- Country: Iraq
- Duration of the project: February 2020-December 2021
- Project objective: Develop sustainable solutions to fight water pollution and improve water management in Iraq
- Website: www.cleantigris.com (in Arabic)
- Social media: Instagram, Youtube and Facebook (in Arabic)
If you are interested in participating in the programme, please write an email to email@example.com
- Contact person: Alisha Molter
Clean Tigris – dialogue project for sustainable peace in Mesopotamia
The dialogue programme “Clean Tigris” brings city mayors and other decision-makers, academics, active members of civil society and artists living along the two main rivers Euphrates and Tigris and the Marshlands in Iraq into a dialogue. Together, they develop sustainable solutions to fight water pollution and strive to improve water management in the country.
Project events and outcomes:
- Online workshops with local and international experts on water legislation, international water conflicts, transboundary conflict resolution and negotiation games, as well as the impact of climate change in Iraq and gender dynamics of water conflicts.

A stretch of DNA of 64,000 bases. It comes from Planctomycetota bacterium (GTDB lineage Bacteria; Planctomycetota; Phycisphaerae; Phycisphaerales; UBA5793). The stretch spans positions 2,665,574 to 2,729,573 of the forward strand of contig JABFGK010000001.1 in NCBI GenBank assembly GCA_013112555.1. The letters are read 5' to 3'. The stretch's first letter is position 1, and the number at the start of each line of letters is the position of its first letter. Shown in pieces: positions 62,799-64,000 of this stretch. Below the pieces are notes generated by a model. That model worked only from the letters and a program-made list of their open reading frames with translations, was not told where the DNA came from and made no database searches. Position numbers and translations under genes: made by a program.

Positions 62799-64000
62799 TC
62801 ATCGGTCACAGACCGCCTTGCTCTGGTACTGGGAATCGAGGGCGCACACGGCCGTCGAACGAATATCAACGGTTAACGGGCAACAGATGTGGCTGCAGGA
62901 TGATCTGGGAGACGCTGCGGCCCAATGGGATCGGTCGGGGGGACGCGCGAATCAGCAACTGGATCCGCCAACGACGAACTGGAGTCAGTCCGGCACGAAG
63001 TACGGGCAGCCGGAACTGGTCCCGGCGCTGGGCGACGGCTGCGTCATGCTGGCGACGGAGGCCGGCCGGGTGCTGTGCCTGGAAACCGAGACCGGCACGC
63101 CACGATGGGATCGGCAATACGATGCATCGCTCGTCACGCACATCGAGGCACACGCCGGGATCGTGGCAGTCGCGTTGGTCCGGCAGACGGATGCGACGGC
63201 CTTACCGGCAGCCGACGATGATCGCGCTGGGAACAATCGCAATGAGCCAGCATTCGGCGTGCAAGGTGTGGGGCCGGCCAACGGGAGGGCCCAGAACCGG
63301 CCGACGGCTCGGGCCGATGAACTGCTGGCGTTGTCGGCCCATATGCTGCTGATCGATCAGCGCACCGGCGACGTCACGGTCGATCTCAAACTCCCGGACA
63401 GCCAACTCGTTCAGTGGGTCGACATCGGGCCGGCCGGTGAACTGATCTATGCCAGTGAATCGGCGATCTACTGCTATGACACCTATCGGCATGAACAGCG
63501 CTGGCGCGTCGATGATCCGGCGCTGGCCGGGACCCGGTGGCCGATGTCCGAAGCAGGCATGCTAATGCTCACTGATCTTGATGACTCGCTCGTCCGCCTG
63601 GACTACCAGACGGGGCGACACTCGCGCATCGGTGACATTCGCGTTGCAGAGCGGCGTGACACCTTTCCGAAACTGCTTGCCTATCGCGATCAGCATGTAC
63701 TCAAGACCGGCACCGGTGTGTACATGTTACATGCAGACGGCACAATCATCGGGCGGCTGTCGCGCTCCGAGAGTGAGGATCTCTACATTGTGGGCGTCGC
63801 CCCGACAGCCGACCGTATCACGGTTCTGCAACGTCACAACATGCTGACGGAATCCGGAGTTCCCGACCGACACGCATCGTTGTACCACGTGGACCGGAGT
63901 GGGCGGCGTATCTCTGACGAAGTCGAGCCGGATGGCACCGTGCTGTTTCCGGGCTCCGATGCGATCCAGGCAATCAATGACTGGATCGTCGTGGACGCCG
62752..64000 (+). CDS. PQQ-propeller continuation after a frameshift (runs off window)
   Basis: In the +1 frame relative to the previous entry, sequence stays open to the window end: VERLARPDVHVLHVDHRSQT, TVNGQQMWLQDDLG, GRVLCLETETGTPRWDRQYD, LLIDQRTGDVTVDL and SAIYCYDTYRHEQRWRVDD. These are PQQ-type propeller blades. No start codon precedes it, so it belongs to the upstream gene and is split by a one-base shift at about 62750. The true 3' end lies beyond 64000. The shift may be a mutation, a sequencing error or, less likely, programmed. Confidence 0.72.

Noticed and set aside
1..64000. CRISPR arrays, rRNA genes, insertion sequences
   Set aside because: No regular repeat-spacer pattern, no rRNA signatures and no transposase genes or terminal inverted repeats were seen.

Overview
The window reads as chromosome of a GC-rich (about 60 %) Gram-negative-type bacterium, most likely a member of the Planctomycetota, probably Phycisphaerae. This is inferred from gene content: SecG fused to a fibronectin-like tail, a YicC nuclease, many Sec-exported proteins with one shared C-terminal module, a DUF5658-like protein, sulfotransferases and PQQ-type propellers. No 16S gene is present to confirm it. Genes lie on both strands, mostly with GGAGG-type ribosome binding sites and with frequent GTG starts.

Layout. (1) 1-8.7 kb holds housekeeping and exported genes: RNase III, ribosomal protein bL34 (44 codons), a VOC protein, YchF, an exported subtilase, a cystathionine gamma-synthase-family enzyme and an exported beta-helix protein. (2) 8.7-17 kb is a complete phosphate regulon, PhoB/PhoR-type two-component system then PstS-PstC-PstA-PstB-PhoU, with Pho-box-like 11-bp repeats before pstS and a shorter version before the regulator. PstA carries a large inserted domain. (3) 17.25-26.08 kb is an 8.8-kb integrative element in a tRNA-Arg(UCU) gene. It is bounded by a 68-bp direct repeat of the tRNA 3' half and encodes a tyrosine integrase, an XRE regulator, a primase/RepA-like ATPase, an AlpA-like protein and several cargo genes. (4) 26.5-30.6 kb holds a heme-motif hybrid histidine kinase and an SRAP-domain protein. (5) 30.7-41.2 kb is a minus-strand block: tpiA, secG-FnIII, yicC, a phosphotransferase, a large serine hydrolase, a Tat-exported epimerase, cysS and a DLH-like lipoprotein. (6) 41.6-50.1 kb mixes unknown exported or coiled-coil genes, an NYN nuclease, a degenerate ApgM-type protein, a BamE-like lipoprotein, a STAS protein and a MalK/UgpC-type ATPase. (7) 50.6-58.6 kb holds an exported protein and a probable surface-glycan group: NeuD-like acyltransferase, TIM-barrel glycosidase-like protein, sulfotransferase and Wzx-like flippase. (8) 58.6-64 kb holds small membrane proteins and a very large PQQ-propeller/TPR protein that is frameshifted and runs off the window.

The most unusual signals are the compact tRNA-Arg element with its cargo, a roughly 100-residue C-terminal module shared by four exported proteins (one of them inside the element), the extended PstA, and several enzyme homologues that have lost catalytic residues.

- Videos and animations, animated infographics and videos by participants for our social media
- Social media campaigns on Facebook and Instagram #cleantigris
- A project by the “Visualize it” team students of the Institute for Technology and Resources Management in the Tropics and Subtropics (ITT) at the TH Köln (University of Applied Sciences) that produced: Throwback to the Euphrates-Tigris basin’s water history, Water quality index and a video on the dams in Tigris and Euphrates Basin
- A research publication with international and local researchers on water challenges in Iraq
- A comic book by three Iraqi comic illustrators raising awareness on the importance and history of the two streams of Mesopotamia.
In 2016, the marshlands of Iraq were listed a UNESCO world heritage.
Water means life. The two rivers Euphrates and Tigris serve as important food and water sources for the Iraqi population: be it as an economic livelihood for fishermen, buffalo herders, or families who harvest reed. The population living along the rivers realised that the cultural heritage of the Marshlands is drying out and the surfaces are polluted with plastic waste. In several communities along the rivers, governors and local NGOs are already running initiatives to improve the situation. But since the water flows from North to South, a joint effort from all communities is needed to improve the situation.